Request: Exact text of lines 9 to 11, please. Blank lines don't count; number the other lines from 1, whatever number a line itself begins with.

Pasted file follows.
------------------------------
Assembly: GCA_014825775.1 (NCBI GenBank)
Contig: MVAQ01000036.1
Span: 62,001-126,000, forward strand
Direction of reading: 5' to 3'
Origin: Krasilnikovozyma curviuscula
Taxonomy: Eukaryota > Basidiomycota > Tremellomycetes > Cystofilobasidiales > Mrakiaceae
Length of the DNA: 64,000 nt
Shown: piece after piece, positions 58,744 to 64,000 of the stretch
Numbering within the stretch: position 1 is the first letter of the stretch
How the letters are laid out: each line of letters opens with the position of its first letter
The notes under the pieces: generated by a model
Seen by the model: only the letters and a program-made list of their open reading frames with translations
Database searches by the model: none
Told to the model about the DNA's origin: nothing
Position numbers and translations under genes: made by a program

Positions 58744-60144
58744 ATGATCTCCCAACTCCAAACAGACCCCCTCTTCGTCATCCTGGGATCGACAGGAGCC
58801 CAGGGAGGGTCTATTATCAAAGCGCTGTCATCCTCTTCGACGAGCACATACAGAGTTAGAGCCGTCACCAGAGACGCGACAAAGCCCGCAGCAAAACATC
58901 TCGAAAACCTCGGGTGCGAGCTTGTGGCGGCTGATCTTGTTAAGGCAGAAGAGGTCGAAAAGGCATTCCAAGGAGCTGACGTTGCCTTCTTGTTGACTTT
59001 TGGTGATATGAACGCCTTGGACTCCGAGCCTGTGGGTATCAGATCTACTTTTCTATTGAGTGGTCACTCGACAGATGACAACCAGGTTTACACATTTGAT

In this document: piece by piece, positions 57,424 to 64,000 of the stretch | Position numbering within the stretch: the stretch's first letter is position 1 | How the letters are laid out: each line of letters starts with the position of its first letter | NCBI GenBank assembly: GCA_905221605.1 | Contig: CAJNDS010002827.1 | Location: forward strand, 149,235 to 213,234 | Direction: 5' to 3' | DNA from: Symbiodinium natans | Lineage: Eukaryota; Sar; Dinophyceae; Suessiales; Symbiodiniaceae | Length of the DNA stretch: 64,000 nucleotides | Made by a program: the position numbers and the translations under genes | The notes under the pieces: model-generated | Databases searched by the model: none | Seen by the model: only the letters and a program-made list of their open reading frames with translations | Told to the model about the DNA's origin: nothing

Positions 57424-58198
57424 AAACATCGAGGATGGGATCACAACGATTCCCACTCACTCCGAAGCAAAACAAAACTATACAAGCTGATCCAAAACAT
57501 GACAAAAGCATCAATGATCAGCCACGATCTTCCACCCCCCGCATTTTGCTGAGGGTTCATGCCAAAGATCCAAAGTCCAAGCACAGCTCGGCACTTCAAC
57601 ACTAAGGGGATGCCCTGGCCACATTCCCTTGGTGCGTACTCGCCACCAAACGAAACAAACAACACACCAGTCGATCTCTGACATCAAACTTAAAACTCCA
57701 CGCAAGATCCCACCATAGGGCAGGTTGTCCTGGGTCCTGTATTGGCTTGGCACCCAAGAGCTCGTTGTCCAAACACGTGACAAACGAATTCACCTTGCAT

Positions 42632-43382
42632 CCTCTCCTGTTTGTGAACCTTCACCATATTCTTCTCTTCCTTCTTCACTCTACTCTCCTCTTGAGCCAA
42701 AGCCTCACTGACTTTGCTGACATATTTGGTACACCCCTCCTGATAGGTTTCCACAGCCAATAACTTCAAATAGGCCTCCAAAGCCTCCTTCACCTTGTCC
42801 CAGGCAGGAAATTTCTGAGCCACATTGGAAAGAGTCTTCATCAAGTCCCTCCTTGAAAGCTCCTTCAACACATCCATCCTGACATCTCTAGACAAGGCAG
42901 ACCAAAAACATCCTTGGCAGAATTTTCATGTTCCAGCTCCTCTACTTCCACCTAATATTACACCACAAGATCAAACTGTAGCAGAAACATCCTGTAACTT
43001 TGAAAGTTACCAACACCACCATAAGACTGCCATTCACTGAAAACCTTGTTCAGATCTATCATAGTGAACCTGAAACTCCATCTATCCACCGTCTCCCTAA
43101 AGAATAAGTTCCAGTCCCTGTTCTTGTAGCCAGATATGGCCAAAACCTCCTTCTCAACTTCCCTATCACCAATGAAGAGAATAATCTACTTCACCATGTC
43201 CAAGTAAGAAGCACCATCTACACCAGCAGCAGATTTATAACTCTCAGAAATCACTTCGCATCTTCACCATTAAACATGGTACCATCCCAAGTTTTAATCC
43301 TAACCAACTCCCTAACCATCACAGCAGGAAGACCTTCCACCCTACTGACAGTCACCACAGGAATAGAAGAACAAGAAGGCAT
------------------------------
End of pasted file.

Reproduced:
Numbering within the stretch: position 1 is the first letter of the stretch
How the letters are laid out: each line of letters opens with the position of its first letter
The notes under the pieces: generated by a model